To get the Monday of the week (i.e. the beginning of a week) for any given date, you can use a formula based on the WEEKDAY function. In the example shown, the formula in C6 is:


Note: In Excel's default scheme, weeks begin on Sunday. However, this example assumes the first day of a week is Monday, which is configured with WEEKDAY's second argument as explained below.

Generic formula



Imagine you have a random date and want to find the Monday of the week in which the date appears. You can see you will need to "roll back" a specific number of days, depending on what day of the week the given date is. If the date is a Wednesday, you need to roll back 2 days, if the date is a Friday, roll back 4 days, and so on, as seen in the table below:

Date Rollback
Monday 0
Tuesday 1
Wednesday 2
Thursday 3
Friday 4
Saturday 5
Sunday 6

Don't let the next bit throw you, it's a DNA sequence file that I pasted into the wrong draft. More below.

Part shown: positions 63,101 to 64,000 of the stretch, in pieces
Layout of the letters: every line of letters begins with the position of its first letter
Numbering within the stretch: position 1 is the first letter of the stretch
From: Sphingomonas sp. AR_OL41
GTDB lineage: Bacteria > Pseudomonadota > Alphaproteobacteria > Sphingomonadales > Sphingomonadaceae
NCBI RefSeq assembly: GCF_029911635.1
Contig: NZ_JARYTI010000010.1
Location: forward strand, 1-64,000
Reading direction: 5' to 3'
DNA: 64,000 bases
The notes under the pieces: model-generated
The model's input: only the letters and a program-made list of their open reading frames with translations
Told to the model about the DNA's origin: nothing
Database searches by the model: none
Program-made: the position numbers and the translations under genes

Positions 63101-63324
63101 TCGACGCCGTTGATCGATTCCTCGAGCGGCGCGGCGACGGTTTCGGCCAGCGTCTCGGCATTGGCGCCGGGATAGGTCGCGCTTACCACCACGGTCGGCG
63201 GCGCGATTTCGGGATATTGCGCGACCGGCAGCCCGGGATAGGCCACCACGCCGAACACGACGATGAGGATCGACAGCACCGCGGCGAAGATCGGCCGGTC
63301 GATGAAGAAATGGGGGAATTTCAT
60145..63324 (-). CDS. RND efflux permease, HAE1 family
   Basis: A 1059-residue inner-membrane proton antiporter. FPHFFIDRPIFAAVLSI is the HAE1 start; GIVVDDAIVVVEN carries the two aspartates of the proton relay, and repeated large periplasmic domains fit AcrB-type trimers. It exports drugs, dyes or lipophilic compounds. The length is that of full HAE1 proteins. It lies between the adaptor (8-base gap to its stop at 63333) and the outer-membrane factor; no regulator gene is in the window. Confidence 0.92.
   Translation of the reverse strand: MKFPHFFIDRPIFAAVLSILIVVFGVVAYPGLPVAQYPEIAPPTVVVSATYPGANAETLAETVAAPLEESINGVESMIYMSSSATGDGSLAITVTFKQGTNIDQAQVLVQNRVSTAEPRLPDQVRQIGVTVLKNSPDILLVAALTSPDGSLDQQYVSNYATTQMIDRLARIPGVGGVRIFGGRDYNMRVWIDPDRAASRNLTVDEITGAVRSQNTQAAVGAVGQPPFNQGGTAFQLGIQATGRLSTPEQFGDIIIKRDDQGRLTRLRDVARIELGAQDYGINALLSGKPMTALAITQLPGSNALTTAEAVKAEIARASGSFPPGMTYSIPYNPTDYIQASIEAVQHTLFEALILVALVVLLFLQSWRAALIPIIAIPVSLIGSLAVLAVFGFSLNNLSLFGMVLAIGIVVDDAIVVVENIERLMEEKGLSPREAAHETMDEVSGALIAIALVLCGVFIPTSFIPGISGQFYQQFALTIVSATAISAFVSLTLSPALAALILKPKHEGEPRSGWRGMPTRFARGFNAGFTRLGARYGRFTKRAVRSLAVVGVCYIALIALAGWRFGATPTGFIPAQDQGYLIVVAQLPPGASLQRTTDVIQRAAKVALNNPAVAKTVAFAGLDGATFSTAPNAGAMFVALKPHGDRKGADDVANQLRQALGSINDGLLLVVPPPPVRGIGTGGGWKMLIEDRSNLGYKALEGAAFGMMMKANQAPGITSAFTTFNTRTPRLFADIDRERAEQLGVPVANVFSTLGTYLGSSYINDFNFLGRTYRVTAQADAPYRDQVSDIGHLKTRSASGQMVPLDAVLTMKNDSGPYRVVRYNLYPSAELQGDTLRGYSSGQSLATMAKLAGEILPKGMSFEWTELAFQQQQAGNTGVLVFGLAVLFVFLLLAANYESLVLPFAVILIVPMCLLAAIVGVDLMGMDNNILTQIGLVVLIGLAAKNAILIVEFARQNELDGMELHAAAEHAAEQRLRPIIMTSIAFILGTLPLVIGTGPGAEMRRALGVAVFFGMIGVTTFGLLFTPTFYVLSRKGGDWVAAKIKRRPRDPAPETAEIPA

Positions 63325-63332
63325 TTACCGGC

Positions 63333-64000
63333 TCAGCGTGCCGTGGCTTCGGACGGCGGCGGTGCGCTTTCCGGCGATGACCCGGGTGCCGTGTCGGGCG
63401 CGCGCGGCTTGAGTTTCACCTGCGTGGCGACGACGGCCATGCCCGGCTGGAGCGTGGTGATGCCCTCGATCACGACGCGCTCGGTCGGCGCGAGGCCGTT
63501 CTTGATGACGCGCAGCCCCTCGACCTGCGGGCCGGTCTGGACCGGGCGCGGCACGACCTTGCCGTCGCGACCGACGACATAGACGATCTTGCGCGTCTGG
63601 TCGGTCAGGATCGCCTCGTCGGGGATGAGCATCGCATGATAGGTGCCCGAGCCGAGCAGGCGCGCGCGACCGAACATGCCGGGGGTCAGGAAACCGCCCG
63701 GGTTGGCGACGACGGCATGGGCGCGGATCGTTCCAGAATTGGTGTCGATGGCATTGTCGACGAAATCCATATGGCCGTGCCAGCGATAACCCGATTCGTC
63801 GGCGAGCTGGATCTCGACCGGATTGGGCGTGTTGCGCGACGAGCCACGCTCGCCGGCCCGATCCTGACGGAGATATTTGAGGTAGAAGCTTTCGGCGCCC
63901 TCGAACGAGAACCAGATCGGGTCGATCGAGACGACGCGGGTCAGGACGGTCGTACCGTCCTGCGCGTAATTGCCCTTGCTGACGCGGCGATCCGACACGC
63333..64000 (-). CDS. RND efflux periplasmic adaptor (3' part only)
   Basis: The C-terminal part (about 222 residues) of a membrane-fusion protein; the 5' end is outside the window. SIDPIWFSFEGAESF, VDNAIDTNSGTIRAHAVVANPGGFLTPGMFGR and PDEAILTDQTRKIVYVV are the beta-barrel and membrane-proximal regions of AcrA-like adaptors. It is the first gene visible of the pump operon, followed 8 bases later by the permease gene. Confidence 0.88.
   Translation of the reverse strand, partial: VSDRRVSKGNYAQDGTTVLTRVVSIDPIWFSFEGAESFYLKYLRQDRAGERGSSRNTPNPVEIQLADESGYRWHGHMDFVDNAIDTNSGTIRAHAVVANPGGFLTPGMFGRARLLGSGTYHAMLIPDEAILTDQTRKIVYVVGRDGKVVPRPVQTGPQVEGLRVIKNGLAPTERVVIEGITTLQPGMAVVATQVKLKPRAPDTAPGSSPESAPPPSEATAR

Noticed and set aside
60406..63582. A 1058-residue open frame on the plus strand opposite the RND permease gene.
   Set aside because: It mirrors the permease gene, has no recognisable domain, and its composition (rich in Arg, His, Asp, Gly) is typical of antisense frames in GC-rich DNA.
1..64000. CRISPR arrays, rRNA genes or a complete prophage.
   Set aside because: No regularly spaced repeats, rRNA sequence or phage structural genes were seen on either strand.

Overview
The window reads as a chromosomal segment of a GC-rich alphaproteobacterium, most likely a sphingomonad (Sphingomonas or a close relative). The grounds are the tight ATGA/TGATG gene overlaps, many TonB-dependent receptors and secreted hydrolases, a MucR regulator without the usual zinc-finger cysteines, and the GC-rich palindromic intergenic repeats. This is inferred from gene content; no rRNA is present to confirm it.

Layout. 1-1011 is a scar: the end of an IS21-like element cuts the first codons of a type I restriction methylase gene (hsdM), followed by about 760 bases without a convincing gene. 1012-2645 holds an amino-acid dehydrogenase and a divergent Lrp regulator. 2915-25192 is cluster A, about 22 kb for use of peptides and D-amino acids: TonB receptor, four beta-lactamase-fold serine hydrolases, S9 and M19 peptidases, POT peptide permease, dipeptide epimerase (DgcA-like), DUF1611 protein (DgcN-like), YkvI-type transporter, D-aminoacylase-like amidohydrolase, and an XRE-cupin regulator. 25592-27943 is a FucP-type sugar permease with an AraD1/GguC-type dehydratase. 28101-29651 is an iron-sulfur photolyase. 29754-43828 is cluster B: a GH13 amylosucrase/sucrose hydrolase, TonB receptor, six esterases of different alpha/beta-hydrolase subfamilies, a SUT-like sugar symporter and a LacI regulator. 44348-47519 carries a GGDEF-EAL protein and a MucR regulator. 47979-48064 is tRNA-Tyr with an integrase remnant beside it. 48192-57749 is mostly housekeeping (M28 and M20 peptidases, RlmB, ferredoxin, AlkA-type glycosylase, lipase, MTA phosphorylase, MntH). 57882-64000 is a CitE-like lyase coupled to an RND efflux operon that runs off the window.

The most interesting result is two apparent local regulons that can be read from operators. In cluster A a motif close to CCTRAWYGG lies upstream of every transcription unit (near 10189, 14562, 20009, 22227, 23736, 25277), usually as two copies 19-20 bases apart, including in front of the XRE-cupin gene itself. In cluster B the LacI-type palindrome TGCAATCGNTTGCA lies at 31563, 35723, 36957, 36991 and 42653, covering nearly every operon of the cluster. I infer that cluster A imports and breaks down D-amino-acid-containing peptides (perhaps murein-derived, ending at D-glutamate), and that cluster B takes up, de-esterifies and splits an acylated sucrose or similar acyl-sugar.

How can we calculate the rollback number?

It turns out that the WEEKDAY function, with a small adjustment, can give us the rollback number we need. WEEKDAY returns a number, normally 1-7 for each day of the week. By setting the optional second argument (return_type) to 3, WEEKDAY will return numbers 0-6 for a Monday-based week:

=WEEKDAY(A1,3) // start week at zero Mondays

This configuration allows us to use WEEKDAY to generate the rollback values in the table above for any given date. The formula exploits this behavior directly:


Monday of the current week

To get the Monday of the current week, you can use this formula:


Here, we are using the TODAY function to inject the current date into the same formula. This formula will be updated on an ongoing basis.

Custom alternative

If you want to customize behavior based on the day of the week, you use an alternative formula that uses the CHOOSE function with hard-coded adjustment values:


This formula uses WEEKDAY to get an index for the day of the week and CHOOSE to fetch a rollback value. The advantage of this approach is that CHOOSE allows arbitrary values for each day of the week so you can customize the behavior as you like.

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Dave Bruns

Hi - I'm Dave Bruns, and I run Exceljet with my wife, Lisa. Our goal is to help you work faster in Excel. We create short videos, and clear examples of formulas, functions, pivot tables, conditional formatting, and charts.